IHBC Yearbook 2021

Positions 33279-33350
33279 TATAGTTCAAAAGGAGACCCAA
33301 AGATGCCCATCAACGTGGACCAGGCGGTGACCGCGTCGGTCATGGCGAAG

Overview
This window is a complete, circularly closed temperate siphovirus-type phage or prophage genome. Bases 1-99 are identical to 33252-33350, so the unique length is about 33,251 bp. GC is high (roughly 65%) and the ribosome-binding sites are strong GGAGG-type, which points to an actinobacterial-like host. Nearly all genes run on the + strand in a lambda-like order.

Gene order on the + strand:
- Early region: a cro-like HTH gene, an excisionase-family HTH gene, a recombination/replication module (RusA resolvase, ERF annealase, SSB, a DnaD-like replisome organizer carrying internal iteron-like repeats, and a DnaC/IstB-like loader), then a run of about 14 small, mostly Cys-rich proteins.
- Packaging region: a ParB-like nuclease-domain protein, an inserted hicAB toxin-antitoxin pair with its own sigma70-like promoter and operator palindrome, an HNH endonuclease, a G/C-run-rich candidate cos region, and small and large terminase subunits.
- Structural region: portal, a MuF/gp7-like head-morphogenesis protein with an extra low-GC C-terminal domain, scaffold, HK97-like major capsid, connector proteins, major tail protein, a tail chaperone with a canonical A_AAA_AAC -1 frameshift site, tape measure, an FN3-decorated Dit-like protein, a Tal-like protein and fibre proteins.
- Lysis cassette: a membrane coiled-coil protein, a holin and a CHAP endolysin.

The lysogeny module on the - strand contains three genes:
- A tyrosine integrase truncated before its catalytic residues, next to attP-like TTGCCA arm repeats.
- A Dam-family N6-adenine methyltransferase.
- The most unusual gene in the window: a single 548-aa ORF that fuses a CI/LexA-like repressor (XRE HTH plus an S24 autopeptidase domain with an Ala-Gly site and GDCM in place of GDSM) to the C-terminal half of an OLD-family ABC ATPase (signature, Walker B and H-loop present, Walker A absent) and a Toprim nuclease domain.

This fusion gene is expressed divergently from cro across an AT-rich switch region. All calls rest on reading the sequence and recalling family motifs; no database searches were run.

R E V I E W A N D A N A L Y S I S 35 HERITAGE, PLACE and COMMUNITY AISHWARYA TIPNIS OUR IMAGE or perception of a place is influenced not only by the physical environment but also by the activities that happen there and our own inherent value systems or worldviews. This ‘place identity’ is usually dynamic in nature, constantly being shaped through conscious and unconscious design by their users. It is therefore specific to time as well as place and is continuously evolving. The rhetorical claim that conservation and adaptive reuse of heritage sites helps to preserve the identity of a place and maintain the general character of an area has been adopted in a multitude of policy documents, as well as through schemes promoted by heritage agencies to leverage investment into derelict areas. At the same time, heritage conservation is also criticised for being the starting point of gentrification and social change within deprived areas. Heritage isn’t just about buildings. It is about the people who lived in them then and who live in them now. Rethinking heritage from a placemaking perspective provides an opportunity to engage not only with the physical place, but also with the relationships that the users and stakeholders have with that place – social values being at the centre of the discourse. The conservation and restoration of landmark buildings and street patterns contribute to the sense of place by sustaining the continuity of heritage in the urban environment. Combined with the narratives of the past, the built environment is a crucial element in the collective memory of a place. A sense of place is both rooted in and found amongst the community. THE INDIAN CONTEXT Urban heritage conservation in India is a very nascent field, with the first legislation for protecting urban heritage (as distinct from monumental heritage) being adopted in Mumbai in 1995. Unlike the UK, listing and protection of heritage buildings is not a national but a city level exercise, resulting in cities adopting different approaches to urban heritage conservation. In India there are negligible public resources such as grants or tax incentives for the restoration of listed heritage buildings; area regeneration programmes in some cities are case specific and focus mainly on the public facades of those buildings. In the absence of specific legislation or policy that deals with intangible cultural heritage, the traditional The Lawrence School, Sanawar: established in 1847 on a hilltop in Kasauli in Northern India the campus gives the impression of an English village and is recognised as a heritage zone under the local planning regulations (All photos: Aishwarya Tipnis Architects)